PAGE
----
Hormone replacement therapy in breast cancer patients and survivors

Giuseppe Del Priore, Mehrangiz Hatami

Research output: Contribution to journalArticle

4 Citations (Scopus)

Abstract

Menopause is arguably the most important phase of a woman's social, physiologic, and personal life. Approximately 1.3 million women reach this age in the United States annually. In the past decade, numerous studies have correlated breast cancer and the use of ERT (estrogen replacement therapy) or HRT (hormone replacement therapy) in menopausal women. Whether this is an actual increase in the creation of new cancers or a result of a diagnostic or other bias has yet to be determined. Even more uncertainty surrounds the use of hormones once breast cancer is diagnosed. Previously, once a woman was diagnosed with an estrogen-dependent tumor, ERT and HRT were simply forbidden. As discussed herein, that is no longer the case.

Original languageEnglish (US)
Pages (from-to)165-169
Number of pages5
JournalCurrent Women's Health Reports
Volume3
Issue number2
StatePublished - Apr 2003
Externally publishedYes

Fingerprint

Hormone Replacement Therapy
Survivors
Breast Neoplasms
Estrogen Replacement Therapy
Menopause
Uncertainty
Neoplasms
Estrogens
Hormones

ASJC Scopus subject areas

  • Medicine(all)

Cite this

Hormone replacement therapy in breast cancer patients and survivors. / Del Priore, Giuseppe; Hatami, Mehrangiz.

In: Current Women's Health Reports, Vol. 3, No. 2, 04.2003, p. 165-169.

Research output: Contribution to journalArticle

Del Priore, G & Hatami, M 2003, 'Hormone replacement therapy in breast cancer patients and survivors', Current Women's Health Reports, vol. 3, no. 2, pp. 165-169.
Del Priore, Giuseppe ; Hatami, Mehrangiz. / Hormone replacement therapy in breast cancer patients and survivors. In: Current Women's Health Reports. 2003 ; Vol. 3, No. 2. pp. 165-169.
@article{d2f844e60ae941f4aefa5b8fbe724d9e,
title = "Hormone replacement therapy in breast cancer patients and survivors",
abstract = "Menopause is arguably the most important phase of a woman's social, physiologic, and personal life. Approximately 1.3 million women reach this age in the United States annually. In the past decade, numerous studies have correlated breast cancer and the use of ERT (estrogen replacement therapy) or HRT (hormone replacement therapy) in menopausal women. Whether this is an actual increase in the creation of new cancers or a result of a diagnostic or other bias has yet to be determined. Even more uncertainty surrounds the use of hormones once breast cancer is diagnosed. Previously, once a woman was diagnosed with an estrogen-dependent tumor, ERT and HRT were simply forbidden. As discussed herein, that is no longer the case.",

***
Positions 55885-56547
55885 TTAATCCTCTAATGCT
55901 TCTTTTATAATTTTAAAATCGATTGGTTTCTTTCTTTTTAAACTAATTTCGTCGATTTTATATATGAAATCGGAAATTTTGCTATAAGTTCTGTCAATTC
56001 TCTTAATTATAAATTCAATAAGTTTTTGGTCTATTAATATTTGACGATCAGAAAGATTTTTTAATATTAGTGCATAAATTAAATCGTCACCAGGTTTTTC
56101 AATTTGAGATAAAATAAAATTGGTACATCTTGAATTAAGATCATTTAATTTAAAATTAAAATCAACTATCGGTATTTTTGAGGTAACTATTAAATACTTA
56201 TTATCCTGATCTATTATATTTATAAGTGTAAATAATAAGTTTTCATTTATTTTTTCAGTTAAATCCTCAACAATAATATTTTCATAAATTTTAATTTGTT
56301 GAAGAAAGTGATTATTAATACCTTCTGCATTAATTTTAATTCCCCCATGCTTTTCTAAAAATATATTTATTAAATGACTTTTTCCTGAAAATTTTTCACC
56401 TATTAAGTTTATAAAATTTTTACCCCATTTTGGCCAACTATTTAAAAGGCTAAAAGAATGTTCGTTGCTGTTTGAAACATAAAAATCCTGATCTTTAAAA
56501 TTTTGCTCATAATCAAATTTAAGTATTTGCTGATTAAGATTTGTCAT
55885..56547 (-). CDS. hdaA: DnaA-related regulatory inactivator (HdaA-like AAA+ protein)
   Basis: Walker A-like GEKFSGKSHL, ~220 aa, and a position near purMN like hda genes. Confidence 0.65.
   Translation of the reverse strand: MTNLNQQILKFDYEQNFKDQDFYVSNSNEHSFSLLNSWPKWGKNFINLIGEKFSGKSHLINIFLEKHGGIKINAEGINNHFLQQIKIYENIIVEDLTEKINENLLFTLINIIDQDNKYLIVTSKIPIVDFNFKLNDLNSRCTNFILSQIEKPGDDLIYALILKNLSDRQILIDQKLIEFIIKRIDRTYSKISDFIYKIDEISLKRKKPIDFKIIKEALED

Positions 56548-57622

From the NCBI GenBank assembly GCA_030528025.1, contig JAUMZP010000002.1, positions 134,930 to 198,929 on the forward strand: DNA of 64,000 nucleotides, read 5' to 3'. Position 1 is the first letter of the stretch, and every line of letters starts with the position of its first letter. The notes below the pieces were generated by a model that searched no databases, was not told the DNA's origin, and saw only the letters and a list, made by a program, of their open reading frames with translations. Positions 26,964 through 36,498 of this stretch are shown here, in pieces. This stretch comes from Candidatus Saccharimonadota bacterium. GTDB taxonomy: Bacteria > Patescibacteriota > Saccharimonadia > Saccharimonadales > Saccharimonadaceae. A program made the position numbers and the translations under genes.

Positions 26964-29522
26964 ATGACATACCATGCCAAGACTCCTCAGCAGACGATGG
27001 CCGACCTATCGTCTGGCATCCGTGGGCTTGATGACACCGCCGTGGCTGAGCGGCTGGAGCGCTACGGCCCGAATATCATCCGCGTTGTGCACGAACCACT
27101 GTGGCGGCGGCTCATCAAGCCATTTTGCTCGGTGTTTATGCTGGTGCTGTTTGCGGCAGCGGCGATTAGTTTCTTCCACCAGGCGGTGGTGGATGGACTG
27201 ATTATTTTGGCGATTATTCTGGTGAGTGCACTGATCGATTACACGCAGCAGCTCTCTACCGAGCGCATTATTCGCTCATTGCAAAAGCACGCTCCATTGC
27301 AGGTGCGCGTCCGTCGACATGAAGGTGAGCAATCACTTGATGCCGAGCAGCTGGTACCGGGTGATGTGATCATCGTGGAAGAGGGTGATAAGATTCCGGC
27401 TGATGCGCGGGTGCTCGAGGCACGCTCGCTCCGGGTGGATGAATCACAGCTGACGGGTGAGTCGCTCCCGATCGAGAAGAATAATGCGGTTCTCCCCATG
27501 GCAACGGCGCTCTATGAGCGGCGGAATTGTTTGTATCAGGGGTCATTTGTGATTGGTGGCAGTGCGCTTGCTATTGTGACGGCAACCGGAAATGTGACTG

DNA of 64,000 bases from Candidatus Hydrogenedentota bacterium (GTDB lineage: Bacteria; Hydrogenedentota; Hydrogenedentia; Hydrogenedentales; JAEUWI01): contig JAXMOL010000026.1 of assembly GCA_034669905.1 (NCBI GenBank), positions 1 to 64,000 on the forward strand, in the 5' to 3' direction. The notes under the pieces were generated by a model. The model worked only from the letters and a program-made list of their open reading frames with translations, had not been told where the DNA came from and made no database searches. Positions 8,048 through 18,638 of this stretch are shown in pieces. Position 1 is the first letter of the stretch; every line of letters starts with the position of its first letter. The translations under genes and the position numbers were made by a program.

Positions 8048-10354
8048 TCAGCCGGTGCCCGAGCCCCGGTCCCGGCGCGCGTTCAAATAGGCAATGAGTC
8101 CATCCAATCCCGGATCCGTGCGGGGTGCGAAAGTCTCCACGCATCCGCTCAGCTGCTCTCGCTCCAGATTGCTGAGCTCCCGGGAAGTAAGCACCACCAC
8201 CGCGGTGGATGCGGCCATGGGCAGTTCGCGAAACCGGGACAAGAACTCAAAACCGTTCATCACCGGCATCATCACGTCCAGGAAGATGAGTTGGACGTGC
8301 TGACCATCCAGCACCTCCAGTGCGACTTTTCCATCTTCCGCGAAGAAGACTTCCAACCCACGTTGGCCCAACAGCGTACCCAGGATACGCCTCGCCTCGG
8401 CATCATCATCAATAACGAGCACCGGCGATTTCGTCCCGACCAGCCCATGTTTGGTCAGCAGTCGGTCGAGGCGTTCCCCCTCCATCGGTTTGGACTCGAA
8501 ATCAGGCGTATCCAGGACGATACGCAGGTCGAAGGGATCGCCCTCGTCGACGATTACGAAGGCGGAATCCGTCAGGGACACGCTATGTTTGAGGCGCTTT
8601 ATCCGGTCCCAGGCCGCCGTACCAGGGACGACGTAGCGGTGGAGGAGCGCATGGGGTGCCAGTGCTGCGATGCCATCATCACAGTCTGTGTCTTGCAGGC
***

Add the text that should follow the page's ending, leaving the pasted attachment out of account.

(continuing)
author = "{Del Priore}, Giuseppe and Mehrangiz Hatami",
year = "2003",
month = "4",
language = "English (US)",
volume = "3",
pages = "165--169",
journal = "Current Women's Health Reports",
issn = "1534-5874",
publisher = "Current Science, Inc.",
number = "2",

}

TY - JOUR

T1 - Hormone replacement therapy in breast cancer patients and survivors

AU - Del Priore, Giuseppe

AU - Hatami, Mehrangiz

PY - 2003/4

Y1 - 2003/4

N2 - Menopause is arguably the most important phase of a woman's social, physiologic, and personal life. Approximately 1.3 million women reach this age in the United States annually. In the past decade, numerous studies have correlated breast cancer and the use of ERT (estrogen replacement therapy) or HRT (hormone replacement therapy) in menopausal women. Whether this is an actual increase in the creation of new cancers or a result of a diagnostic or other bias has yet to be determined. Even more uncertainty surrounds the use of hormones once breast cancer is diagnosed. Previously, once a woman was diagnosed with an estrogen-dependent tumor, ERT and HRT were simply forbidden. As discussed herein, that is no longer the case.

AB - Menopause is arguably the most important phase of a woman's social, physiologic, and personal life. Approximately 1.3 million women reach this age in the United States annually. In the past decade, numerous studies have correlated breast cancer and the use of ERT (estrogen replacement therapy) or HRT (hormone replacement therapy) in menopausal women. Whether this is an actual increase in the creation of new cancers or a result of a diagnostic or other bias has yet to be determined. Even more uncertainty surrounds the use of hormones once breast cancer is diagnosed. Previously, once a woman was diagnosed with an estrogen-dependent tumor, ERT and HRT were simply forbidden. As discussed herein, that is no longer the case.

UR - http://www.scopus.com/inward/record.url?scp=0037665965&partnerID=8YFLogxK

UR - http://www.scopus.com/inward/citedby.url?scp=0037665965&partnerID=8YFLogxK

M3 - Article

C2 - 12628087

AN - SCOPUS:0037665965

VL - 3

SP - 165

EP - 169

JO - Current Women's Health Reports

JF - Current Women's Health Reports

SN - 1534-5874

IS - 2

ER -